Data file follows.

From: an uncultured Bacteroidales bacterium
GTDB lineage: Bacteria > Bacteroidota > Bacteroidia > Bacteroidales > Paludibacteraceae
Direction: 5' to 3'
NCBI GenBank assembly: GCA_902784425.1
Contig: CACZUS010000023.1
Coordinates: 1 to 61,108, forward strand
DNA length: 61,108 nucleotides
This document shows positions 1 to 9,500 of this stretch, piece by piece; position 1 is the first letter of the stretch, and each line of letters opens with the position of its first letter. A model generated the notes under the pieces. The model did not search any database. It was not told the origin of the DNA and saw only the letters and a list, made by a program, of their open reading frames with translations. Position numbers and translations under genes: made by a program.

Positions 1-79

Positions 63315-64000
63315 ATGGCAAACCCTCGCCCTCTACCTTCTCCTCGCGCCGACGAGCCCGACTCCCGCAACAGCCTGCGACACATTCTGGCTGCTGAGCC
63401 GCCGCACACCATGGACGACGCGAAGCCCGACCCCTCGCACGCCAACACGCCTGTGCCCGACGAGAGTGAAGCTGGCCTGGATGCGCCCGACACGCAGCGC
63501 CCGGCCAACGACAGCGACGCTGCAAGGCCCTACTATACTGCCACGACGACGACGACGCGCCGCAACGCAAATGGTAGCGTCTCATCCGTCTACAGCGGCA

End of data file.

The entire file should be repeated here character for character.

From: an uncultured Bacteroidales bacterium
GTDB lineage: Bacteria > Bacteroidota > Bacteroidia > Bacteroidales > Paludibacteraceae
Direction: 5' to 3'
NCBI GenBank assembly: GCA_902784425.1
Contig: CACZUS010000023.1
Coordinates: 1 to 61,108, forward strand
DNA length: 61,108 nucleotides
This document shows positions 1 to 9,500 of this stretch, piece by piece; position 1 is the first letter of the stretch, and each line of letters opens with the position of its first letter. A model generated the notes under the pieces. The model did not search any database. It was not told the origin of the DNA and saw only the letters and a list, made by a program, of their open reading frames with translations. Position numbers and translations under genes: made by a program.

Positions 1-79

Positions 63315-64000
63315 ATGGCAAACCCTCGCCCTCTACCTTCTCCTCGCGCCGACGAGCCCGACTCCCGCAACAGCCTGCGACACATTCTGGCTGCTGAGCC
63401 GCCGCACACCATGGACGACGCGAAGCCCGACCCCTCGCACGCCAACACGCCTGTGCCCGACGAGAGTGAAGCTGGCCTGGATGCGCCCGACACGCAGCGC
63501 CCGGCCAACGACAGCGACGCTGCAAGGCCCTACTATACTGCCACGACGACGACGACGCGCCGCAACGCAAATGGTAGCGTCTCATCCGTCTACAGCGGCA